Thursday, March 27, 2014

Because I am Happy...



A very wise man once said “You will never be happy if you continue to search for what happiness consists of.” I am one of those people who are on a constant ‘pursuit of happiness’. Vey ‘pun’-ny isn’t it?! My humour has always been termed as sarcastic and I am really proud of that fact that I am sarcastic. But I guess the joke is on me now because my friends now refuse to take me seriously. I am now the girl who cried wolf too many times. Like the other day, I complimented my friend on something that she did. She used to be my partner-in-crime back in high school, now she is my roommate. She turned around and narrowed her eyes and looked at me and said For real? I was stumped. What was for real? The compliment that you just passed on. Of course it was for real. Oh, okay then. She shrugged her shoulders. It’s just that with you I never know, she explained. Ouch! That hurt! I look at her dismayed. She grins at me and says I am sorry, but I can never take your first word about anything at its face value. Yes so that’s me, that’s happiness for me. 

Pharrell Williams has come up with his version of happiness and I spent my first day back in Mumbai from Hyderabad singing it throughout the day. I hummed “Because I am happy, Clap along if you feel like a room without a roof, Because I am happy, Clap along if you feel like happiness is the truth, Because I am happy, Clap along if you know what happiness is to you, Because I am happy, Clap along if you feel like that’s what you wanna do.” I sure did, I felt like clapping to myself, and wanted to hop, skip and jump to work that day.  I was the first one to turn up at office. I greeted everyone of the cleaning crew, yes I was that early. They were happy to see me; I had been away for almost 35 days. Madam, ghar gaye the kya? Bohut Khush nazaar aa rahe ho! I smile at them and say  Arre nehin nehin, ghar nehin, Hyderabad gayi thi, office ke kaam pe. Aaj hi lauti hoon. Bohut achha lag raha hai Bombay wapas aake. Because at that moment I was happy and I knew what happiness was to me. I had stopped looking for it and I had found it. The wise man was right.  

This wise man is none other than Albert Camus and he usually inspires melancholia within me rather than happiness. So there I was stuck in an alien city, homesick to death, had no idea when I would get out of the place and I came across his writing. Which brings me to my use of homesick; I was homesick for a place that has been my home for only about a year. Funny how some places make you feel at ease just like that, with a snap of a finger and some never. I always associate Bombay with this quote by Simon Van Booy – “For those who are lost, there will always be cities that feel like home.” Don’t get me wrong, Calcutta will always have my heart but I think Bombay is what feeds my soul. Right now I can’t even imagine my life away from Bombay, without its ruckus and insanity and madness. It reminds me of a life that I had always dreamed of living but never had the guts to live it out, but then Bombay made me live it!

Sunday, March 16, 2014

Aimless Meandering of a Bong Head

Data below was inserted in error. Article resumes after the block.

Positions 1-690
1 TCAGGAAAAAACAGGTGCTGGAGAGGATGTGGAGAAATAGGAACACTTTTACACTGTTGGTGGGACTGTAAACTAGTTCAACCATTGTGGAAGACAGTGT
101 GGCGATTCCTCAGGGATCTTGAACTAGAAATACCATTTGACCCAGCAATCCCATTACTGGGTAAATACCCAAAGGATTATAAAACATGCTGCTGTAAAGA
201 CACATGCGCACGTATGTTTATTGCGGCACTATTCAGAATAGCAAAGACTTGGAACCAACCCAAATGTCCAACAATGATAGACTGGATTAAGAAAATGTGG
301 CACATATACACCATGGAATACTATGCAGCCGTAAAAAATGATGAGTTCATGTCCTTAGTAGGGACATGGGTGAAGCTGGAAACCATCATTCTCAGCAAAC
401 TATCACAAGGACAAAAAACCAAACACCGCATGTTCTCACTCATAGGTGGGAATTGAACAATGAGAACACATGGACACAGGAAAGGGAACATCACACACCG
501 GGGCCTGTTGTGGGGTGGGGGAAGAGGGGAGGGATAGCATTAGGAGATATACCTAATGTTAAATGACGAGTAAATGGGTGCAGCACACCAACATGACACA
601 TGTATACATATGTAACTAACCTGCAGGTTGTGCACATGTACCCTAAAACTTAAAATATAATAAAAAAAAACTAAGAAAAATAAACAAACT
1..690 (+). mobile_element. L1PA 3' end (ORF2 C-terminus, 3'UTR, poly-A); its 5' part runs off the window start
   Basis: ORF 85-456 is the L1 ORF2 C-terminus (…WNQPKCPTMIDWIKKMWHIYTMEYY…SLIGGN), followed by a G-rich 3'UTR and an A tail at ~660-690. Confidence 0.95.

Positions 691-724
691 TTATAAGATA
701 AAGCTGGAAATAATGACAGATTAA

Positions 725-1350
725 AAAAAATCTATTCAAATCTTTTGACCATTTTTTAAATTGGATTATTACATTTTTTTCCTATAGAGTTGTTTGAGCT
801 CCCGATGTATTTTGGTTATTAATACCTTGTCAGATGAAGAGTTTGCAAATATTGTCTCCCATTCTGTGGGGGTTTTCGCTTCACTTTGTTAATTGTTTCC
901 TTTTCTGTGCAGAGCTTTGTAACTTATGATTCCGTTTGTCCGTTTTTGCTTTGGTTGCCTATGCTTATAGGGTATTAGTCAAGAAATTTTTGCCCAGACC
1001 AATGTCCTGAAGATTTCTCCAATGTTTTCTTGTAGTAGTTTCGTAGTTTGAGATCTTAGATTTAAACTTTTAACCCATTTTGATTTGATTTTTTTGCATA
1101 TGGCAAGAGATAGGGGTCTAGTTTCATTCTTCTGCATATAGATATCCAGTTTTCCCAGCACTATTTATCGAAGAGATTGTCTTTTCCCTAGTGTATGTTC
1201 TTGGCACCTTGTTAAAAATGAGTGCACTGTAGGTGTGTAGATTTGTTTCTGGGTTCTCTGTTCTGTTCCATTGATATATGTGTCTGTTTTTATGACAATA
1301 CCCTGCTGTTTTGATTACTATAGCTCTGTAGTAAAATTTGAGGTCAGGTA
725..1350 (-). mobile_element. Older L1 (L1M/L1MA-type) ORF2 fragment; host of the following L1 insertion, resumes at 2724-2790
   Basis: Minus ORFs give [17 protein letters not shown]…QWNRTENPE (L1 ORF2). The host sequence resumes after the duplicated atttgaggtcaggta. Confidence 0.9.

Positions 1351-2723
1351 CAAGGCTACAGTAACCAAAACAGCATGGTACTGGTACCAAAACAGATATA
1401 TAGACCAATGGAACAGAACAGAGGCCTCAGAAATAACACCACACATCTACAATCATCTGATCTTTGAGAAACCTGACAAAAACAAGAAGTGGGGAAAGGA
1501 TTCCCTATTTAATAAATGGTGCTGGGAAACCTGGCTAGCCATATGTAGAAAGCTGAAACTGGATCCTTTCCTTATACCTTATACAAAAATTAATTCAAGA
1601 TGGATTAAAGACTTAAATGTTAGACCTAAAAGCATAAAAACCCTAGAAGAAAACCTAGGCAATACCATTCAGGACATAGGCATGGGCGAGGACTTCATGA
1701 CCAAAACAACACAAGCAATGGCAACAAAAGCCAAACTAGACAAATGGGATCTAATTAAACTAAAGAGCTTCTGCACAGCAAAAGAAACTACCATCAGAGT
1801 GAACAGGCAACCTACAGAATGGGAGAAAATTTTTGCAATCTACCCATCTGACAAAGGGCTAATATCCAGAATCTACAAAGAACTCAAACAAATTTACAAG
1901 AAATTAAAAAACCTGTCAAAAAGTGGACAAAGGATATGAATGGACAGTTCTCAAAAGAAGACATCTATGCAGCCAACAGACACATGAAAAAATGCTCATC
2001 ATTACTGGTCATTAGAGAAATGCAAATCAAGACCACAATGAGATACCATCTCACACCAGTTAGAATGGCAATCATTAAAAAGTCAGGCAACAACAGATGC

I have been born and brought up in a typical Bengali family. My grandmother had some influence on me when I was growing up. But she passed away when I was 13 and I think that is when it started. My mother even though the typical dutiful wife and daughter-in-law never forced me into anything that is essentially Bengali. For example being religious. I do know that being Bengali and being religious has no connection whatsoever, but what I want to tell you is that it matters if you had a pious grandmother like I did. I have no idea how I turned out the way I did, but I am now what I am. I have no inclination towards religion, or “Pujo” in general. It gets embarrassing at times because I have no clue what to do when there is a “Pujo” at our house. Which is what happened today. My mother decided to have a Pujo on the day of “Dol” (Holi). Please go ahead and judge me because of what I am going to say now. She did tell me what the Pujo was for and I listened but I didn’t bother to let it sink in my mind. While most of my friends are fairly well conversant with the etiquettes of organizing a Pujo, I can shamelessly declare that I have no idea what those etiquettes are. And that doesn’t bother me one bit. This is what bothers me - that it doesn’t bother me. And I do nothing to improve my ignorance. The Pujo is over now, and I am as ignorant as I was before. Being the only child, it is essential to perform certain rituals. I couldn’t have been more nonchalant about the entire process, which disturbed both my parents, especially my mother. But I have a line of defence. She never said that I must absolutely follow the footsteps of a typical Chatterjee; she let me choose. And I chose not to be a part of all this. I have no qualms with religion or God. I just like to be left alone. I am not like my colleagues, who whenever we go for a walk would bow their heads and clasp their hands, every time when we come across an idol. To me the thought just doesn’t strike. The learned Pundit who came over to perform the whole ‘event’ was very displeased by my attitude and actions. I held out the wrong hand, did the wrong things and ended up saying a bunch of gibberish when he asked me repeat after him the ‘mantra’ in Sanskrit. So in the end I just gave up saying anything. When everything was over and done with, I was told that I could ask for blessings. I felt I didn’t have the right to do that. I didn’t do anything that I was supposed to, made it abundantly clear that everything about it bored me and now when the time comes to relish the fruit of the entire process, I get to participate in that?! I’m sorry, I might be a lot of things, but one thing I am not is a cheat.